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Date:	Thu, 7 Aug 2014 22:06:25 +0200
From:	Peter Zijlstra <peterz@...radead.org>
To:	Steven Rostedt <rostedt@...dmis.org>
Cc:	"Paul E. McKenney" <paulmck@...ux.vnet.ibm.com>,
	Oleg Nesterov <oleg@...hat.com>, linux-kernel@...r.kernel.org,
	mingo@...nel.org, laijs@...fujitsu.com, dipankar@...ibm.com,
	akpm@...ux-foundation.org, mathieu.desnoyers@...icios.com,
	josh@...htriplett.org, tglx@...utronix.de, dhowells@...hat.com,
	edumazet@...gle.com, dvhart@...ux.intel.com, fweisbec@...il.com,
	bobby.prani@...il.com
Subject: Re: [PATCH v3 tip/core/rcu 3/9] rcu: Add synchronous grace-period
 waiting for RCU-tasks

On Thu, Aug 07, 2014 at 03:49:07PM -0400, Steven Rostedt wrote:
> On Thu, 7 Aug 2014 20:46:35 +0200
> Peter Zijlstra <peterz@...radead.org> wrote:
> 
> > On Thu, Aug 07, 2014 at 07:27:53PM +0200, Peter Zijlstra wrote:
> > > Right, Steve (and Paul) please explain _why_ this is an 'RCU' at all?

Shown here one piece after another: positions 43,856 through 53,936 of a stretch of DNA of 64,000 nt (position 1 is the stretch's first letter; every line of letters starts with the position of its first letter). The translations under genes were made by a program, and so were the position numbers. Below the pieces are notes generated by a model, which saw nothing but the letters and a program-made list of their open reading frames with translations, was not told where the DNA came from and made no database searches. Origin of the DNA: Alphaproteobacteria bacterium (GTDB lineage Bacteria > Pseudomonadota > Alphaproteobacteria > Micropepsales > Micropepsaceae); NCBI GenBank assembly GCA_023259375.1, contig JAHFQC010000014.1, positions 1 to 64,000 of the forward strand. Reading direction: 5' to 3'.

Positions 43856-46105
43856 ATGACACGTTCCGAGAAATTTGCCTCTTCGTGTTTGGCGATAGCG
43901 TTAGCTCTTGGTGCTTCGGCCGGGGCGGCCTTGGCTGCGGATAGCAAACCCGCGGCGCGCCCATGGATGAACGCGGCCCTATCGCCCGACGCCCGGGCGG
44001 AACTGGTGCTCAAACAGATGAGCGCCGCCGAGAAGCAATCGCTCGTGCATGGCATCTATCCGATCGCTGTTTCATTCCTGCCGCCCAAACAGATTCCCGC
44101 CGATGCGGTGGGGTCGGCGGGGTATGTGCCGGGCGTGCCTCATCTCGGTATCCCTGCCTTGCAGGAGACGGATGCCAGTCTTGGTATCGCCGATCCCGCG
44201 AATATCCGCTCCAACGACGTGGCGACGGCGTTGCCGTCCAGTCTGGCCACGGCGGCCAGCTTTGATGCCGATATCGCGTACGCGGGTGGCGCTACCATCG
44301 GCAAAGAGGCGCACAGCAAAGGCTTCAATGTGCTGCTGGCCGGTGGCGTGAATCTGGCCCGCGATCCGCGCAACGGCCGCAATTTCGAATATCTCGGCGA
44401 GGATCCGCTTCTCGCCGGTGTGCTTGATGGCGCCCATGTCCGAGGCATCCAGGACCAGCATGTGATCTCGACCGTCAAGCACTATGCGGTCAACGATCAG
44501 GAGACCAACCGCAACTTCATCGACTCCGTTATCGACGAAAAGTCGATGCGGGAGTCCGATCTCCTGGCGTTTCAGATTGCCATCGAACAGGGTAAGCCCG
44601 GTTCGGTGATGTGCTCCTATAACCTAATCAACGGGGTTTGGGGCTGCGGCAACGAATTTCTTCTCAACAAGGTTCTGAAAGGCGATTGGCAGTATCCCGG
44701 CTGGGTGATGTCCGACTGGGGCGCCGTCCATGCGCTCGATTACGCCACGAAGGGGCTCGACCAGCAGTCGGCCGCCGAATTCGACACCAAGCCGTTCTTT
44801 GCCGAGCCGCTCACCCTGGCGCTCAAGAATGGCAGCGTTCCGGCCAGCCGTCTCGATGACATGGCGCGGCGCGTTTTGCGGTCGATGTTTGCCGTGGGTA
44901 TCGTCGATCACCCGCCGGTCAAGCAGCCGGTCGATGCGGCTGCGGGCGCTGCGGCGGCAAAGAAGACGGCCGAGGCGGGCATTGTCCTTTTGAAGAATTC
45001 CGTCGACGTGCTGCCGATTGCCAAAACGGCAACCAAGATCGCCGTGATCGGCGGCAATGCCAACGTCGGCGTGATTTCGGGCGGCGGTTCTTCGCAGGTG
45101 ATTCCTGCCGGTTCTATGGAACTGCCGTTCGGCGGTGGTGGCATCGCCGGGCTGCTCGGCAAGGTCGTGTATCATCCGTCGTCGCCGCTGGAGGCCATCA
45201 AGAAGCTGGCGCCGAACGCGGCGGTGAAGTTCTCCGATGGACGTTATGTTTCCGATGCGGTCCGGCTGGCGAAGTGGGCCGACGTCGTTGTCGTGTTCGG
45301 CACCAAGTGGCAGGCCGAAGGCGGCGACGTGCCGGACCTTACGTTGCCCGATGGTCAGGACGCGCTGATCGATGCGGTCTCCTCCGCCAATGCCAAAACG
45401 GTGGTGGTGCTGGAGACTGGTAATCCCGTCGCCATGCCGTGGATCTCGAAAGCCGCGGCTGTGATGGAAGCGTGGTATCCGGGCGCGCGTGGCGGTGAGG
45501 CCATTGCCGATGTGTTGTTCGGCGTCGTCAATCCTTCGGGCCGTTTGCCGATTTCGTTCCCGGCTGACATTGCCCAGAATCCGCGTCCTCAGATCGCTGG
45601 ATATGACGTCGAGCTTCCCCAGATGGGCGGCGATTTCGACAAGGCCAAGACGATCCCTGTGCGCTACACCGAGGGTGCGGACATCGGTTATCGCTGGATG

> > > _Why_ do we have call_rcu_task(), and why is it entwined in the 'normal'
> > > RCU stuff? We've got SRCU -- which btw started out simple, without
> > > call_srcu() -- and that lives entirely independent. And SRCU is far more
> > > an actual RCU than this thing is, its got read side primitives and
> > > everything.
> > > 
> > > Also, I cannot think of any other use besides trampolines for this
> > > thing, but that might be my limited imagination.
> > 
> > Also, trampolines can end up in the return frames, right? So how can you
> > be sure when to wipe them? Passing through schedule() isn't enough for
> > that.
> 
> Not sure what you mean.

void bar()
{
	mutex_lock();
	...
	mutex_unlock();
}

void foo()
{
	bar();
}

Normally that'll give you a stack/return frame like:

 foo()
   bar()
     mutex_lock()
       schedule();

Now suppose there's a trampoline around bar(), that would give:

  foo()
    __trampoline()
      bar()
        mutex_lock()
	  schedule()

so the function return of bar doesn't point to foo, but to the
trampoline. But we call schedule() from mutex_lock() and think we're all
good.

> > Userspace is, but kernel threads typically don't ever end up there.

> Hence, once something calls schedule() directly, we know that it is not
> on a trampoline, nor is it going to return to one.

How can you say its not going to return to one?

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